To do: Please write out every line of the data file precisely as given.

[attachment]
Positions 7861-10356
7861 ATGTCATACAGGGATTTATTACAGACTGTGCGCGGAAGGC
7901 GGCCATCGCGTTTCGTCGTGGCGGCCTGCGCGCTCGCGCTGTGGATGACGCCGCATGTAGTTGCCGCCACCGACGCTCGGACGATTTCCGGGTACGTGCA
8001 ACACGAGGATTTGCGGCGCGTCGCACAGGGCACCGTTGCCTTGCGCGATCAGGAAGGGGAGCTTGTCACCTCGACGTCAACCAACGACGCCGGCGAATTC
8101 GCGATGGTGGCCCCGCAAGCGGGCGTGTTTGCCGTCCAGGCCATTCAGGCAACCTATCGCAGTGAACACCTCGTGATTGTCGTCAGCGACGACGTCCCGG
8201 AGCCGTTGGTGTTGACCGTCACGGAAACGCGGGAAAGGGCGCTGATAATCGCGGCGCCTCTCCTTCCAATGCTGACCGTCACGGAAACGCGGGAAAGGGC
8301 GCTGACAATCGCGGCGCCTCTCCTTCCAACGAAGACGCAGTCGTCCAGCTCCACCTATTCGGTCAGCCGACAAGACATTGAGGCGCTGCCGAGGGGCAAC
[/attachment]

Positions 7861-10356
7861 ATGTCATACAGGGATTTATTACAGACTGTGCGCGGAAGGC
7901 GGCCATCGCGTTTCGTCGTGGCGGCCTGCGCGCTCGCGCTGTGGATGACGCCGCATGTAGTTGCCGCCACCGACGCTCGGACGATTTCCGGGTACGTGCA
8001 ACACGAGGATTTGCGGCGCGTCGCACAGGGCACCGTTGCCTTGCGCGATCAGGAAGGGGAGCTTGTCACCTCGACGTCAACCAACGACGCCGGCGAATTC
8101 GCGATGGTGGCCCCGCAAGCGGGCGTGTTTGCCGTCCAGGCCATTCAGGCAACCTATCGCAGTGAACACCTCGTGATTGTCGTCAGCGACGACGTCCCGG
8201 AGCCGTTGGTGTTGACCGTCACGGAAACGCGGGAAAGGGCGCTGATAATCGCGGCGCCTCTCCTTCCAATGCTGACCGTCACGGAAACGCGGGAAAGGGC
8301 GCTGACAATCGCGGCGCCTCTCCTTCCAACGAAGACGCAGTCGTCCAGCTCCACCTATTCGGTCAGCCGACAAGACATTGAGGCGCTGCCGAGGGGCAAC